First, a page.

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Showing posts from March 25, 2007

the golden hairs of her armpits...

"Et, lorsque Nana levait les bras, on apercevait, aux feux de la rampe, les poils d’or de ses aisselles." Nana attaching itself by a hundred strings to a prearranged table of kinships, heredities, transmissions, is the vast crowded epos of the daughter of the people filled with poisoned blood and sacrificed as well as sacrificing on the altar of luxury and lust; the panorama of such a “progress’ as Hogarth would more definitely have named – the progress across the high plateau of pleasure and down the facile descent on the other side.” – Henry James. Offenbach’s career is neatly divided by 1870. In that year, he had to disappear from France for a while, since he was originally from Germany. The collapse of Napoleon III’s court, and the Second Empire, and the commune, and the establishment of the third republic created, at least for a while, a puritanical atmosphere in which Offenbach’s operas were looked upon as symptoms of decay, if not causative agents in themselves. And of

the art in subversion

One must have ideas and tunes that are as genuine as hard cash. – Offenbach Offenbach has always had heavy fans – Nietzsche, Karl Kraus, Kracauer. Kracauer wrote about Orphee aux enfers, the first Offenbach opera to mock the Gods, that in it Offenbach was calling out to the bourgeoisie: “Confess that you are just as bored as the gods, and follow the lead that they are giving. What was the lead the gods were giving? They were setting about making a revolution… And so that their anger might be given a thorough contemporary note, the orchestra [strikes] up the Marseillaise, which in the days of the Second Empire was very definitely a revolutionary song. The challenge was plain enough.” (Quoted in Michael Chanon, from Handel to Hendrix) Of course, boredom is a two edged butter knife, and if we make revolution from boredom, what will we do when we are bored with revolution? Kracauer, thank god, lived in the days before the verb subvert entered the critical vocabulary like a radical chi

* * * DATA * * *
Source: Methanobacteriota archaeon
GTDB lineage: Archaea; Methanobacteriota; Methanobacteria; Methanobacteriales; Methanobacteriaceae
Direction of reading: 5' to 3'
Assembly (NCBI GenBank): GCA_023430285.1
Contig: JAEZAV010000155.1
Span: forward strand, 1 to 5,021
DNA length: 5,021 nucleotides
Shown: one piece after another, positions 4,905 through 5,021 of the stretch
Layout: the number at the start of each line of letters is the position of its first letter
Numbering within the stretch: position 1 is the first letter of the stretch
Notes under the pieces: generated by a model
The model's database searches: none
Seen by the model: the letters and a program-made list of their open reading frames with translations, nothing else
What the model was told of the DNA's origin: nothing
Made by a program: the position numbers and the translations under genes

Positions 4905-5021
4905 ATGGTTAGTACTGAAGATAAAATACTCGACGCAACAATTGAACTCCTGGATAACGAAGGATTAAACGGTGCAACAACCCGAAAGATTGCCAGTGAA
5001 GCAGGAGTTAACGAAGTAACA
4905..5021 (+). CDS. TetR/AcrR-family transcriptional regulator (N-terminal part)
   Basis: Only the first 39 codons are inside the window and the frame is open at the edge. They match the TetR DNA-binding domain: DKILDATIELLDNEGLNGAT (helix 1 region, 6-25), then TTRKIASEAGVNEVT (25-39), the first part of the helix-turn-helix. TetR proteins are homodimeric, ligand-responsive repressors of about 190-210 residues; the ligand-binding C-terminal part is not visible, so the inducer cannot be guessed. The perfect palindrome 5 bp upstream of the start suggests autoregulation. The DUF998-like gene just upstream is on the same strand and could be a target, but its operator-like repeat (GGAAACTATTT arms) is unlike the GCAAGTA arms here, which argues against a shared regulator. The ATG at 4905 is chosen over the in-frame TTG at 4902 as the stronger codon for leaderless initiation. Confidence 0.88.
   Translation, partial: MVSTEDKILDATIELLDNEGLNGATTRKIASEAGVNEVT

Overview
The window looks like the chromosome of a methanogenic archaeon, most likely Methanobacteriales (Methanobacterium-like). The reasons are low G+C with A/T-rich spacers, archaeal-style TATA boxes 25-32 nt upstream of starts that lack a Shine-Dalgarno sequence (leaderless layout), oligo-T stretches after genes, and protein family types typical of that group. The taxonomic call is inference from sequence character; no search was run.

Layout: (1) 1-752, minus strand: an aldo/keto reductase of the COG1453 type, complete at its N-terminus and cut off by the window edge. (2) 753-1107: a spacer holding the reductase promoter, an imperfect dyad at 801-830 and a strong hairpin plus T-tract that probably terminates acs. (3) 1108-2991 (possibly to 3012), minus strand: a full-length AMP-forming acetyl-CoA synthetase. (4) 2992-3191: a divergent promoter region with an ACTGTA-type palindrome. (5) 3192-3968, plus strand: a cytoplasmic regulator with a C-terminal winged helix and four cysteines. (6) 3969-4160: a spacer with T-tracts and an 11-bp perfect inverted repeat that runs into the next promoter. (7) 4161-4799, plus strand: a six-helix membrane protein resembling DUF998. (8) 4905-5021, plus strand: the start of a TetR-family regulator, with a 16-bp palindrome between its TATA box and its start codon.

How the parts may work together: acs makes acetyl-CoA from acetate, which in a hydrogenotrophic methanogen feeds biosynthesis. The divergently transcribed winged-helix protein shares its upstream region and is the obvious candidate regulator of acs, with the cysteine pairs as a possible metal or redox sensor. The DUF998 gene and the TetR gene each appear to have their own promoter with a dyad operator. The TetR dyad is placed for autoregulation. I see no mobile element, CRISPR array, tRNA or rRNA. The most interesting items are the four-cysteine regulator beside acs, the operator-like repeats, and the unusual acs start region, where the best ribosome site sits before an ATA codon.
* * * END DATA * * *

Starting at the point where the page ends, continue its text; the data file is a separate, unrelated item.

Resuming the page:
how many times do I have to tell you, America?

“A dry wind of the high places in the wilderness toward the daughter of my people, not to fan, nor to cleanse, Even a full wind from those places shall come unto me: now also will I give sentence against them.” The escalation in all its glory: “The two men showed up on Tuesday afternoon to evict Suaada Saadoun’s family. One was carrying a shiny black pistol. Ms. Saadoun was a Sunni Arab living in a Shiite enclave of western Baghdad. A widowed mother of seven, she and her family had been chased out once before. This time, she called American and Kurdish soldiers at a base less than a mile to the east. The men tried to drive away, but the soldiers had blocked the street. They pulled the men out of the car. “If anything happens to us, they’re the ones responsible,” said Ms. Saadoun, 49, a burly, boisterous woman in a black robe and lavender-blue head scarf. The Americans shoved the men into a Humvee. Neighbors clapped and cheered as if their socce

Dominique Kalifa

Okay, we’ve seen Barthes, we’ve seen Mallarme, is it time yet to go to the concession stand and buy the kids peanuts, and what does this have to do with our Bush era beeswax anyway, honey? Let’s turn, shall we, he said medically, to this essay by Dominique Kalifa, a French historian very interested in the symbiotic relationship between crime and the press. K alifa pushes back to the 1830s the “mediatic era” , seeing three things come together then: a cheap, mass circulation press; second, a press in which more can be printed (the initiative comes here from the editor Gervais Charpentier, who lead his« révolution » in 1838. Thanks to the technical possibilities opened by the mechanical presses, he created a new format, the so called « in-18 jésus » (18,3 x 11,5 cm), which permitted the offer of much more text for a price reduced by half: 3,50 francs au lieu de 7. The totality of bookstores were constrained to align themselves, engaging from than on, little by little, in the path which

side show act, interrupted